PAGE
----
When to Begin: The Longevity of the Canada Pension Plan (CPP)

It is well documented that the number of people with defined benefit (DB) pension plans is much lower today – particularly in the private sector. This increases the importance of careful planning around the retirement income provided through the Canada Pension Plan (CPP).

In the “good old days” when DB plans were the norm, you could afford to use what I would refer to as the “take the money and run” approach to CPP benefits. Simply put, this approach can be summarized along the following lines:

“I don’t know when I’m going to die, so I’m going to start my CPP as early as possible and get what I can.”

In situations where a retiree had a strong DB pension – particularly where it was supplemented by private savings through RSPs, for example, it was quite likely that CPP income was not needed for the essentials in the retirement budget.

CPP benefits in that situation were for the extras. Furthermore, life expectancies then were not what they are now.

Today, however, people are living longer, therefore, longevity must be an important consideration in your retirement planning. The first step in making the right decision around CPP income is understanding the basic mechanics of the program. The baseline age for receiving CPP benefits is 65. This is the earliest age at which you are eligible to receive an unreduced CPP pension. Benefits are reduced by 0.6% for each month prior to age 65 at which they commence. The earliest age at which CPP benefits can begin is age 60.

By contrast, CPP benefits are increased by 0.7% per month for each month after age 65 they commence. The latest age at which CPP benefits can begin is 70. In dollar terms, the maximum unreduced pension at age 65 as of January 1, 2018 is $1,134.17.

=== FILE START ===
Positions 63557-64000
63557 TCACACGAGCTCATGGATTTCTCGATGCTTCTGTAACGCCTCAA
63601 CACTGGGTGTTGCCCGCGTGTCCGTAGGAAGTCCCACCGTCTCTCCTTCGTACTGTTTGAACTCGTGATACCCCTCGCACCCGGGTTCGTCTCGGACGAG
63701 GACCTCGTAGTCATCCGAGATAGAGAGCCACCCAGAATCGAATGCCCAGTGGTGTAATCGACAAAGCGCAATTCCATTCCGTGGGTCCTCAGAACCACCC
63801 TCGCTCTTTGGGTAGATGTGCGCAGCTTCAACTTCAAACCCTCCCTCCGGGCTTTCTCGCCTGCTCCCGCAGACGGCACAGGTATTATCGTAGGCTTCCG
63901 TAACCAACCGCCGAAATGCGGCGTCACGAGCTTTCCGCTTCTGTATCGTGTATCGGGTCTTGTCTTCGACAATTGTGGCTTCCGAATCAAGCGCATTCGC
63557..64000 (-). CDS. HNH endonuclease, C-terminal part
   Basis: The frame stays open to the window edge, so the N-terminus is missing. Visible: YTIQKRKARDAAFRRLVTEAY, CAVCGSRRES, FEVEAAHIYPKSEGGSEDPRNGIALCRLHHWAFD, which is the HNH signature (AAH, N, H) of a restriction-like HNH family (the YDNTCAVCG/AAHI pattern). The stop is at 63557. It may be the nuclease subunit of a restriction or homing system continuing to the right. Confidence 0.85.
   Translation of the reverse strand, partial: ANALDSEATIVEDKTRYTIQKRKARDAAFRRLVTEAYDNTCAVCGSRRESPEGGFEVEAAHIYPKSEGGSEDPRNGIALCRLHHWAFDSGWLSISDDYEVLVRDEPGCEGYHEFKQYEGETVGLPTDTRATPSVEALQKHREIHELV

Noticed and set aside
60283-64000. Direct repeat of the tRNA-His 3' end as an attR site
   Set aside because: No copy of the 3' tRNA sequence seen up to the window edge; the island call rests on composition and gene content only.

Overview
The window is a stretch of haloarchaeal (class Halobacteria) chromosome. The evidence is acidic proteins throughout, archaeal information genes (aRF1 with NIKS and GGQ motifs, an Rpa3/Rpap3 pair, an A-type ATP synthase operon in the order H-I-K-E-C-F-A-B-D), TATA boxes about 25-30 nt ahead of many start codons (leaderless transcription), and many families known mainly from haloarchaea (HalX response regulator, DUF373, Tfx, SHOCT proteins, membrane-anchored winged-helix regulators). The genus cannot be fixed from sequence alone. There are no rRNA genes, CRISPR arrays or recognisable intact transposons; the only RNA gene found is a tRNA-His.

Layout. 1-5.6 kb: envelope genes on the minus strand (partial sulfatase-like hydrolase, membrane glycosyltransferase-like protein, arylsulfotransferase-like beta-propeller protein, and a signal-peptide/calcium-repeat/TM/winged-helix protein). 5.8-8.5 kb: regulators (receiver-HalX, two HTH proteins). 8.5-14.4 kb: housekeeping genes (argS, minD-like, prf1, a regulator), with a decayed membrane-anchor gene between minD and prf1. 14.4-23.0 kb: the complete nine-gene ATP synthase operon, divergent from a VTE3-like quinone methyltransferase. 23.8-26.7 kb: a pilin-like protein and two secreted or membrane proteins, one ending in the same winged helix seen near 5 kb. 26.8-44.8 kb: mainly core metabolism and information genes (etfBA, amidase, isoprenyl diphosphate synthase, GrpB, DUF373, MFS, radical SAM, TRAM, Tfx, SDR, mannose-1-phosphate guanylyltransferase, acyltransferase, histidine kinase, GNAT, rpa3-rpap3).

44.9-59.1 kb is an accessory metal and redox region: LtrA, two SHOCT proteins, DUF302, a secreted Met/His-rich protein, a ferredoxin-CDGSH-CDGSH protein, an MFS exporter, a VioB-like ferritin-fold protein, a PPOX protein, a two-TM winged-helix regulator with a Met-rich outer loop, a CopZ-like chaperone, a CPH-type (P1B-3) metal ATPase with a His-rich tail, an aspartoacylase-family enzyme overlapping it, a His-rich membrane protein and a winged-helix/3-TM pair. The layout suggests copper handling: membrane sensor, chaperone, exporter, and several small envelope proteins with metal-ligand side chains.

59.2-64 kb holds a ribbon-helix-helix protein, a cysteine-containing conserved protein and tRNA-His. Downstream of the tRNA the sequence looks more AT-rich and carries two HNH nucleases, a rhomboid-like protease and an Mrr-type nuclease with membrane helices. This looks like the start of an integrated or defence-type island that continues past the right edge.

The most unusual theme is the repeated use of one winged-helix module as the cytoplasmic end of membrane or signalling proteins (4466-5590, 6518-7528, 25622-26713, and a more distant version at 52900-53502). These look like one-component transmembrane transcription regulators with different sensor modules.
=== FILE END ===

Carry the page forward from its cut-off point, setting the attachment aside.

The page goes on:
The actual CPP pension you are entitled to will be calculated at the time of your application. The calculation involves the contributions made to CPP during your “contributory period” (basically between ages 18 and 65) adjusted for allowable adjustments for periods of low income. For example, everyone has their lowest 8 years of income dropped out of the calculation. CPP benefits are payable as long as you live, and are indexed to the cost of living.

The lower the amount of defined benefit income you have in retirement, the more valuable a marginal dollar of CPP income becomes. In the situation where CPP is deferred until age 70, the annual pension amount would be 42% higher as compared to starting it at 65. Furthermore, by the time one reaches the age of 86, the aggregate amount of CPP pension received by deferring to age 70 would exceed the amount received by starting prior to age 70. While this is slightly later than the average life expectancy for a 65-year-old Ontario male (19 years), it is slightly earlier than the 21.89 years of life expectancy for a 65-year-old Ontario female.

The above paragraph is not meant to suggest that everyone should endeavour to defer CPP to age 70. The answer will be different for each person – and for some (particularly those with a high probability of a shorter life expectancy) age 60 may still be appropriate.

The best way to determine the answer is to work with a Financial Planner to develop a personalized retirement plan. By going through the planning process, all strategies can be considered, including potentially drawing down other sources of retirement income before commencing CPP.

Deferring CPP income transfers longevity risk from you to the government. Is that in your plan? Talk to your Scrivens advisor and find out: info@scrivens.ca or 613-236-9101.

Current Newsletter